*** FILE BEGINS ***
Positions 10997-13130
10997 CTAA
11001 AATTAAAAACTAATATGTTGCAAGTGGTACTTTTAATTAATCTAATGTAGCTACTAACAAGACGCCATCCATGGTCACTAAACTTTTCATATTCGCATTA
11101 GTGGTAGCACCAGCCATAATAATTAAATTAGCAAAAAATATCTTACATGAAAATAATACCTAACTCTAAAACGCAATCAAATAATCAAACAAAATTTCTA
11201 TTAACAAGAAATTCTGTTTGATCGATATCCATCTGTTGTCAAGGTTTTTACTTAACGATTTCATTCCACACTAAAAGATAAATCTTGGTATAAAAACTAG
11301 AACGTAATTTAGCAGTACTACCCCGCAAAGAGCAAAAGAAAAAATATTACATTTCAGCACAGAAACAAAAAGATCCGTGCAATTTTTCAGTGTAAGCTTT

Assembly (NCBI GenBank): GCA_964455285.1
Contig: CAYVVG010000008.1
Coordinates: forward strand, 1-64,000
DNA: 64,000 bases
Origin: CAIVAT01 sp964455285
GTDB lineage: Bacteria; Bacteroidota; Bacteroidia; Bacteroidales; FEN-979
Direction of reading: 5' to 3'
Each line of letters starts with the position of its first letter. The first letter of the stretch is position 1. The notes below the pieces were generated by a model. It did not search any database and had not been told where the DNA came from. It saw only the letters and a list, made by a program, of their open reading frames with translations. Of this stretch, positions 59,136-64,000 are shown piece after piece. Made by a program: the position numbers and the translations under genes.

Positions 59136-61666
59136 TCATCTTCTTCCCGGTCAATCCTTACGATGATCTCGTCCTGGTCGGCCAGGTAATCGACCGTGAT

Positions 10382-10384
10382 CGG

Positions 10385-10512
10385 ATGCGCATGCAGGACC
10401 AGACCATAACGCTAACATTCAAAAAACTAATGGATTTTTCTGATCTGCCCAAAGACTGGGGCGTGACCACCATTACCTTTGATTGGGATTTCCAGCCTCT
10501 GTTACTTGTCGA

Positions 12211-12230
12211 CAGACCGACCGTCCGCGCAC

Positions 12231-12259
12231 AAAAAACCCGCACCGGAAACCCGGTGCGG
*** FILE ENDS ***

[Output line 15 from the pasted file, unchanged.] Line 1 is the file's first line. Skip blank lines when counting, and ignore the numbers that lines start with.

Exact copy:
Positions 59136-61666